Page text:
Elijah Johnson stood in the middle of the party, a raucous and jubilant celebration on the floor of the Sprint Center. First he had danced, and then he had smiled, and then he had made his way toward the end of the floor, where the Kansas Jayhawks were climbing a ladder and taking little snips at a white nylon net.
Johnson would say that this game needed to be played. For the state of Kansas. And the fans. And most importantly, his collection of teammates.
“I could talk all day,” Johnson said while wearing a “Big 12 champions” hat on his head. “But I gotta go cut this net down.”
Just 10 minutes earlier, the Jayhawks had completed a 70-54 manhandling of in-state rival Kansas State, a 40-minute confirmation in front of a standing room-only crowd at the Sprint Center on Saturday night in the Big 12 tournament title game.
“We did business this weekend,” said senior center Jeff Withey, who was chosen most outstanding player of the tournament after finishing with 17 points and nine rebounds against the Wildcats.
For Johnson and Withey, it all felt so different. Just one week ago, inside a room at the Ferrell Center in Waco, Texas, Kansas coach Bill Self had let his team know the stakes. The Jayhawks had just been blitzed by Baylor in their regular-season finale, a bitter loss that allowed the Wildcats to grab a share of the Big 12 regular-season title.
Earlier that day, the Jayhawks had clinched their share of the Big 12 title, their ninth straight. But it didn’t feel like it. The players sulked, and the plane trip back to Lawrence was absent of any sign of celebration.
But if there was any question about how Kansas would respond, Self laid it out in plain terms.
“Now we get a chance to go to Kansas City,” Self said then, “ … and see who the best team is.”
By Saturday, there may have been another motivating factor at play as well. Earlier in the week, at the Wildcats’ rally for their piece of the title, K-State coach Bruce Weber said that he had hoped to celebrate sooner, if some officiating hadn’t gotten in the way.
He was referencing some questionable calls in the final seconds of KU’s victory at Iowa State. And while Self said he never brought those comments up to the team, he was pretty sure his players had heard those words.
On Saturday night, the seventh-ranked Jayhawks left no doubt.
“It really came down to a championship game,” Johnson said, “and I feel like it needed to be played.”
Kansas clinched its sixth Big 12 tournament title under Self, bolstering its case for a No. 1 seed in the NCAA Tournament in the process. But in three days in Kansas City, the Jayhawks did more than claim conference bragging rights on the eve of Selection Sunday.
They did it in a way that didn’t even seem possible one week ago. Who had freshman Perry Ellis turning into an inside beast, averaging 17.5 points in his last two games and making the all-tournament team? Who had freshman Ben McLemore being held to a season-low five points in a third battle with Kansas State — and the Jayhawks still chalking up a double-digit victory? Who had sophomore Naadir Tharpe knocking down four three-pointers and keying a 7-0 run in the second half with a perfect 45-foot bounce pass to Travis Releford in transition?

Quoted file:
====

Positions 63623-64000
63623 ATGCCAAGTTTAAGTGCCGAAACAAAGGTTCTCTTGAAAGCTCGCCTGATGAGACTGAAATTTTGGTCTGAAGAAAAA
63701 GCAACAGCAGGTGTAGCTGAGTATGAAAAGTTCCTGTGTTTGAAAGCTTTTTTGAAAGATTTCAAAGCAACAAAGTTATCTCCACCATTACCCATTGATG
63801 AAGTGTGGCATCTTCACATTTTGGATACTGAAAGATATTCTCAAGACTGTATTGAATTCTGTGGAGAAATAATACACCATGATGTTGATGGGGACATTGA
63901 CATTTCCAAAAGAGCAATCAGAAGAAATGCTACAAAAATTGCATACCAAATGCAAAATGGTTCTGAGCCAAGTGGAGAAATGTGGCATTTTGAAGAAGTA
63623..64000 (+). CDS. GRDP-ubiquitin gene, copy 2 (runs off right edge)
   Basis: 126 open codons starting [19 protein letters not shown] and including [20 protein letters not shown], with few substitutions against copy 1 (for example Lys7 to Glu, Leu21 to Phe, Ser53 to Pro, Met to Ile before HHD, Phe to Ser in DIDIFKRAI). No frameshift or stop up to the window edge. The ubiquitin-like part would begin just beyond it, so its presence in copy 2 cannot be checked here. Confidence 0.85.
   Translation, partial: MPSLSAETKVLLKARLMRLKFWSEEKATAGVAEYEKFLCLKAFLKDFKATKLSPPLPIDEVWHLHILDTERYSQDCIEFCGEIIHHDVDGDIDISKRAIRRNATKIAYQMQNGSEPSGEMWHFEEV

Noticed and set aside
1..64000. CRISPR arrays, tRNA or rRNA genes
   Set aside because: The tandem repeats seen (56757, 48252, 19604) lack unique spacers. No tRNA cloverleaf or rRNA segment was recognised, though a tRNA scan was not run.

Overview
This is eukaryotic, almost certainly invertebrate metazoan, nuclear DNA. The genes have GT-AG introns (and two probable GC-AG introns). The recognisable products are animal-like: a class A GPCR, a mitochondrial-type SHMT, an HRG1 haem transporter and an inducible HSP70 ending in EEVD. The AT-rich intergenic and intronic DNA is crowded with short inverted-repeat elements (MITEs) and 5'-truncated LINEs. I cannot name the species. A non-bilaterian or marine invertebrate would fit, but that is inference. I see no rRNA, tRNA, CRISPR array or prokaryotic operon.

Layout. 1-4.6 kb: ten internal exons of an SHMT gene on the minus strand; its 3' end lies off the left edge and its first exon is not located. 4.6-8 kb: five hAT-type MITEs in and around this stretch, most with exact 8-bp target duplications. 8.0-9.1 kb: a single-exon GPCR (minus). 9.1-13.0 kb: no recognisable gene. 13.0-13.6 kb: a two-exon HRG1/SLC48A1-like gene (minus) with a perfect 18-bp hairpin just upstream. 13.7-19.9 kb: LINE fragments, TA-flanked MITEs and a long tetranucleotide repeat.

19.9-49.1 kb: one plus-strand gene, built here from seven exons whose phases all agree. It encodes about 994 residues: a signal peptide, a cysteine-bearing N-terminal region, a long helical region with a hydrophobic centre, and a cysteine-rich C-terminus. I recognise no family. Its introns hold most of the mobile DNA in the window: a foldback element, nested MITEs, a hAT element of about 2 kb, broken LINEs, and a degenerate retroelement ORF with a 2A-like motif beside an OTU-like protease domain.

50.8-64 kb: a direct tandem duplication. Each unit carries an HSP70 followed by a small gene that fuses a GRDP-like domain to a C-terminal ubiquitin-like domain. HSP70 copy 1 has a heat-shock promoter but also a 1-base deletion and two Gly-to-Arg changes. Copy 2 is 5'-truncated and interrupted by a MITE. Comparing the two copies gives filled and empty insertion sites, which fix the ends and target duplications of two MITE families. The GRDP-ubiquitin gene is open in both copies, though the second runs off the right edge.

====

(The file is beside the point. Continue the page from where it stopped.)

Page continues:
“I saw it coming,” said Releford, who led a defense that limited K-State to just six field goals in the first half.
The Jayhawks entered Saturday night’s title game after taking care of No. 9 seed Texas Tech and No. 5 Iowa State in convincing fashion. But this was more than your usual conference tournament — a four-day event that is usually forgotten by the first week of the NCAA Tournament.
Self said this game had a different feel. He knew that, at the end of the day, his team would move on to bigger things. Heck, the Jayhawks had already beaten K-State twice, and a loss wouldn’t have been devastating. But still, Self had told his players: Prove that you’re the best team. On Saturday night, they did.
“I was really glad personally we got to play K-State,” Self said. “Because even though we tied … we left little doubt leaving out of here beating them three times that we were pretty good.”
Now they will find out if they’re good enough for a No. 1 seed. On Saturday, Self said his team’s seeding didn’t matter. It’s more about matchups. But what does matter, he said, is the Jayhawks will likely be back next weekend to play their first two NCAA Tournament games at the Sprint Center. In the midst of a celebration, Self was already thinking about the next chapter.
“And hopefully,” Self said, “we’re even better next weekend.”